Roswall N.,Danish Cancer Society | Angquist L.,Institute of Preventive Medicine | Ahluwalia T.S.,Novo Nordisk AS | Ahluwalia T.S.,Copenhagen University | And 19 more authors.
American Journal of Clinical Nutrition | Year: 2014

Background: Several studies have shown that adherence to the Mediterranean Diet measured by using the Mediterranean diet score (MDS) is associated with lower obesity risk. The newly proposed Nordic Diet could hold similar beneficial effects. Because of the increasing focus on the interaction between diet and genetic predisposition to adiposity, studies should consider both diet and genetics.Objective: We investigated whether FTO rs9939609 and TCF7L2 rs7903146 modified the association between the MDS and Nordic diet score (NDS) and changes in weight (Δweight), waist circumference (ΔWC), and waist circumference adjusted for body mass index (BMI) (ΔWCBMI).Design: We conducted a case-cohort study with a median followup of 6.8 y that included 11,048 participants from 5 European countries; 5552 of these subjects were cases defined as individuals with the greatest degree of unexplained weight gain during followup. A randomly selected subcohort included 6548 participants, including 5496 noncases. Cases and noncases were compared in analyses by using logistic regression. Continuous traits (ie, Δweight, ΔWC, and ΔWCBMI) were analyzed by using linear regression models in the random subcohort. Interactions were tested by including interaction terms in models.Results: A higher MDS was significantly inversely associated with case status (OR: 0.98; 95% CI: 0.96, 1.00), ΔWC (β = -0.010 cm/ y; 95% CI: -0.020, -0.001 cm/y), and ΔWCBMI(β = -0.008; 95% CI:-0.015, -0.001) per 1-point increment but not Δweight (P = 0.53). The NDS was not significantly associated with any outcome. There was a borderline significant interaction between the MDS and TCF7L2 rs7903146 on weight gain (P = 0.05), which suggested a beneficial effect of the MDS only in subjects who carried 1 or 2 risk alleles. FTO did not modify observed associations.Conclusions: A high MDS is associated with a lower ΔWC and ΔWCBMI, regardless of FTO and TCF7L2 risk alleles. For Δweight, findings were less clear, but the effect may depend on the TCF7L2 rs7903146 variant. The NDS was not associated with anthropometric changes during follow-up. © 2014 American Society for Nutrition.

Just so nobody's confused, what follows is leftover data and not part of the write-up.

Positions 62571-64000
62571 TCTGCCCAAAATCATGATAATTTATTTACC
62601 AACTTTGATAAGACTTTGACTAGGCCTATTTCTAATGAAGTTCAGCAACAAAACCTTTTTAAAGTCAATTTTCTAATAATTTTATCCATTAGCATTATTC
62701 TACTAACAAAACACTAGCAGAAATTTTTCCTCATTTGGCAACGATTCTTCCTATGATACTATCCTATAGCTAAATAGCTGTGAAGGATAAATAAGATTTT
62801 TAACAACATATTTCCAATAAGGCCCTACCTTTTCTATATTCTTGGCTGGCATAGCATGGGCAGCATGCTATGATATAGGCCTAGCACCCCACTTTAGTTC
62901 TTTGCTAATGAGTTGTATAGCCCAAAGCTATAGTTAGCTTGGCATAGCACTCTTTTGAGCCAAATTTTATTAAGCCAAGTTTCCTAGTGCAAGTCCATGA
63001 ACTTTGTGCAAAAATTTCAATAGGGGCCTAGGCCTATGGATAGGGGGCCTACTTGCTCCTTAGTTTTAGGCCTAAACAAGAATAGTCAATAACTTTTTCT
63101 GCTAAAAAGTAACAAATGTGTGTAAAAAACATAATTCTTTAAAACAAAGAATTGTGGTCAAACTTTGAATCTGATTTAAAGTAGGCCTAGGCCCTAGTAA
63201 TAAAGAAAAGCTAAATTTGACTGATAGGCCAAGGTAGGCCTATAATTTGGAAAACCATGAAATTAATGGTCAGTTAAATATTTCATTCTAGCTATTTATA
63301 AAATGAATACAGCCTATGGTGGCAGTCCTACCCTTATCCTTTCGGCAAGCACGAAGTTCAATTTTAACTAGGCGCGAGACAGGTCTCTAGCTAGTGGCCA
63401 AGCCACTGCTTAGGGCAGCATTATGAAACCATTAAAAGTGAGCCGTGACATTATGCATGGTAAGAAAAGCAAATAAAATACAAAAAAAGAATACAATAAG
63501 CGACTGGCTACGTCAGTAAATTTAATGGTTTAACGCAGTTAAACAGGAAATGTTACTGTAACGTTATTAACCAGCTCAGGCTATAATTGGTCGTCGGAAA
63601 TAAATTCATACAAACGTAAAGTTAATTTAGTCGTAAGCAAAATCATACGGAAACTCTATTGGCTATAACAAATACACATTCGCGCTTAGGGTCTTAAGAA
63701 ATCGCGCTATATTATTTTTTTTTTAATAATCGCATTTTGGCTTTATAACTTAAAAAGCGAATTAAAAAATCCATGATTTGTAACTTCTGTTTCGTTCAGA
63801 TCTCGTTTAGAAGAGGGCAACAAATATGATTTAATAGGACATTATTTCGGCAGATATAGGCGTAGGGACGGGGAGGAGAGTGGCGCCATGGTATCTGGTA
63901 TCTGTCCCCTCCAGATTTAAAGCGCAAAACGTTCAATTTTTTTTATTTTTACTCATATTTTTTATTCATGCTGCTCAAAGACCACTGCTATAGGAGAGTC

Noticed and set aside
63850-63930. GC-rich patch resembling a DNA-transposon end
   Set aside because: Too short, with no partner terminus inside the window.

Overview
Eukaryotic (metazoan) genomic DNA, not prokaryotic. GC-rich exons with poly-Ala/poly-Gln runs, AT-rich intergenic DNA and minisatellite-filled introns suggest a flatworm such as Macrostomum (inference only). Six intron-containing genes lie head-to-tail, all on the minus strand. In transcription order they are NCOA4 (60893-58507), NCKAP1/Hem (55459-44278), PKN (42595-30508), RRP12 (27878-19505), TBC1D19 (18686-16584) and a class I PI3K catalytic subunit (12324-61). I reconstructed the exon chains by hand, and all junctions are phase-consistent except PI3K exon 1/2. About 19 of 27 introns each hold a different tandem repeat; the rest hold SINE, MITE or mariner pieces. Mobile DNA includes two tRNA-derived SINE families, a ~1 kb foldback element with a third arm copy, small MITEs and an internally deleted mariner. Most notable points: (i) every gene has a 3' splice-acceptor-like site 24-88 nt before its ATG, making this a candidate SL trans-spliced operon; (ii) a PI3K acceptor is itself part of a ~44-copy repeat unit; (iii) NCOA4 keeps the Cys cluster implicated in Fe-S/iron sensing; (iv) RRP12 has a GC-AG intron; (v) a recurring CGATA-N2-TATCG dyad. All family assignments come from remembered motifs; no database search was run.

Euba B.,Research Center Biomedica En Red Of Enfermedades Respiratorias Ciberes | Euba B.,Public University of Navarra | Moleres J.,Public University of Navarra | Segura V.,University of Navarra | And 10 more authors.
Antimicrobial Agents and Chemotherapy | Year: 2015